Realizing the impotent local police and school administration can't help him seek justice, Norris exacts bloody vengeance with fire, table saw (!), and automobile.

"What's the matter with you? What's the matter with me? What's the matter with matter?"

I wrote in my introduction that Class of 1984 doesn't really hold together on a logical or cerebral level.  In part, this is because the film really stacks the deck in Stegman's favor.  In doing so, it makes school bureaucrats and policemen look like ineffectual idiots. 

Al Waxman's detective, in particular, informs Norris that unless someone "sees" Stegman committing a crime, nothing can be done to stop him. 

This "fact" (ahem) is abundantly untrue in our legal system, and has never been true in our legal system, as I hope discerning viewers would realize.  Eyewitness accounts, forensic science (finger prints!) and even confessions are also helpful when putting away bad elements.  However, much of Class of 1984's emotional argument about bad kids stems from this fully-expressed idea of helplessness; this idea that even the law itself is powerless to stop teenage super predators on the rampage.  It's the same irrational thought that underlines much of the cinema of Charles Bronson, and appeals mainly to paranoids.  Our laws just protect criminals!

In more specific terms, the film must jump through some wacky hoops to keep Stegman and his thugs out of jail.  Arthur -- the very young Michael J. Fox -- has witnessed a drug deal, but won't testify as to this fact, thus allowing Stegman to remain on the loose.  Norris spends much of the film trying to get Arthur to testify against Stegman, but he won't.  Then, Arthur is stabbed by one of Stegman's new lackeys, and finally, Arthur agrees to testify.  But here's the rub: he only apparently testifies against the lackey who stabbed him, not against Stegman, whom he witnessed selling drugs.  It makes no sense at all.  In for a penny, in for a pound, right Arthur?  Sensibly, there's no reason why the kid wouldn't tell the police everything he knows, at least to get Stegman off the street for the length of an investigation.

The worst aspect of the film, however, is that it lives up to the Principal's critique of his own school, that "the bad ones take so much of our attention." 

This idea is literalized when, during a brilliant concert performance of The 1812 Overture by the school band, Stegman's corpse -- hanged by a rope -- breaks through a stain glass window on the ceiling.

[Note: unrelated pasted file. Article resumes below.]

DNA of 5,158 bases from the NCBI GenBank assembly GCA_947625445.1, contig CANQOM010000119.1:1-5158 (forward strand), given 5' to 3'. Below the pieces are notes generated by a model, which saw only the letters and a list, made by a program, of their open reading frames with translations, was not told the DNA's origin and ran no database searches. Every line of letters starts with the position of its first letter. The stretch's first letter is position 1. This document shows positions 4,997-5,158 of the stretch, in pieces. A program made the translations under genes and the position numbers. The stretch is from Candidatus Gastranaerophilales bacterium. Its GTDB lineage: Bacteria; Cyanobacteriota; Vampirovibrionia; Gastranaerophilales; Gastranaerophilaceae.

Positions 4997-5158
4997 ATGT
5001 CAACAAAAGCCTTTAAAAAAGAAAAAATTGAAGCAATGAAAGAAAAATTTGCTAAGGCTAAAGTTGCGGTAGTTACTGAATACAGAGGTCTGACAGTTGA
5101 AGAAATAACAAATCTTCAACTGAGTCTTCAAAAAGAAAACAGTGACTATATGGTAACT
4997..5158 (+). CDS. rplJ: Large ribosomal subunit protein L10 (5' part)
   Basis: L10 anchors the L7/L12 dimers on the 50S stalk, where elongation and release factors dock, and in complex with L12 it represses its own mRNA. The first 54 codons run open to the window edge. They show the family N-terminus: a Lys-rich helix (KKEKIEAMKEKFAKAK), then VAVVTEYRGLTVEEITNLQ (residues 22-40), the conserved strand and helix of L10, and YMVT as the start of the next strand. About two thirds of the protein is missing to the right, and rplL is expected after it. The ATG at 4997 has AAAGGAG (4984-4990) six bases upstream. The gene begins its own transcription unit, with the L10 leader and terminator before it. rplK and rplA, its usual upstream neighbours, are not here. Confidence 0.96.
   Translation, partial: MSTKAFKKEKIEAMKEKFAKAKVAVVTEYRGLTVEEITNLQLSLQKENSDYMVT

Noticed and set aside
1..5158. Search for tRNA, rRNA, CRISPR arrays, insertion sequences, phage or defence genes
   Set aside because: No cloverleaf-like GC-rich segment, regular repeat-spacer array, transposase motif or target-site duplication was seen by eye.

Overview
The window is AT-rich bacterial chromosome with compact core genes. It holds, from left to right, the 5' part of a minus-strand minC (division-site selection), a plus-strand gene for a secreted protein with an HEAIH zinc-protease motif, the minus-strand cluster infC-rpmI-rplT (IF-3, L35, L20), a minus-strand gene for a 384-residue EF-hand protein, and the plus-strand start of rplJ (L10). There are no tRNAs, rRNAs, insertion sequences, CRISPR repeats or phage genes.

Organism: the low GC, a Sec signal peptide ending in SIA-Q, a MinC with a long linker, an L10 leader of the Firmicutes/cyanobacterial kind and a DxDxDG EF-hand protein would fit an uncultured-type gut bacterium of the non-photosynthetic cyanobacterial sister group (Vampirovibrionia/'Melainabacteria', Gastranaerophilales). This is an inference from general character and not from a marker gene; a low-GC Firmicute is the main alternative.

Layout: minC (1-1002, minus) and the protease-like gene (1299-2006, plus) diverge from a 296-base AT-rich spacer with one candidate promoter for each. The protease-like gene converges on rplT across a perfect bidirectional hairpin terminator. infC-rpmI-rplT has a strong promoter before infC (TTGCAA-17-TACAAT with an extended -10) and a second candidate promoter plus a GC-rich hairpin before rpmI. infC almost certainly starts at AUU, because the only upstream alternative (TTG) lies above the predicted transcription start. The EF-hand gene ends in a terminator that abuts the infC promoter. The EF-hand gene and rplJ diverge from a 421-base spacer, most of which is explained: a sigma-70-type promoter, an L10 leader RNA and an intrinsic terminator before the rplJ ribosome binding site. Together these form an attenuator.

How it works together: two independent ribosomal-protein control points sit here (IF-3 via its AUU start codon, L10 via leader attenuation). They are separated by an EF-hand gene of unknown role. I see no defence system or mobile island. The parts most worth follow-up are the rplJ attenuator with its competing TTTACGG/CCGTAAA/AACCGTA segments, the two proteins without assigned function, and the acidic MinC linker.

In other words, the students who have done well and achieved a victory in the concert see their thunder utterly stolen by the bad more time.  But Class of 1984 doesn't recognize this.  It treats the finale as a triumph, a victory.  It is a triumph, I suppose, in the sense that Stegman dies and Norris and his wife survive.  But what about the kids who staked their futures on the concert?

A better ending, I submit, would have seen Norris dispatch the gang, and then return to conduct the orchestra triumphantly.  Instead, the movie just reinforces the idea that good kids get lost in the battle, and are treated with less importance than the bad ones.  Since the film makes you root and support the music students, the visual reiteration of the school principal's negative point is odd and counterproductive, to say the least.

And yet, of course, none of this matters a lick. 

Class of 1984 is an effective and brutal little film, one that activates the primitive impulses of your mind, and makes you absolutely long for vengeance.  This blood lust is achieved not just through violent acts, but through some pretty fine acting.  Once more, I must pinpoint Roddy McDowall's performance, which lifts the whole enterprise.  In particular, he has a scene in which he explains to King's newcomer, Norris, why he became a teacher in the first place.  It was to touch young lives in a meaningful way, to offer students a real connection to a world larger than their own concerns.  But his hopes have been quashed and destroyed.  The students of Lincoln High want nothing from Corrigan. Nothing.  There's no fact, no theory, no idea, no message about life that he can impart to them, and so his life has been rendered meaningless. 

Accordingly, Corrigan (McDowall) decides that the best way to teach these kids is not with a carrot, but with a stick. He holds his class at gunpoint and begins implementing a snap quiz about biology wherein the students better answer correctly.  Or else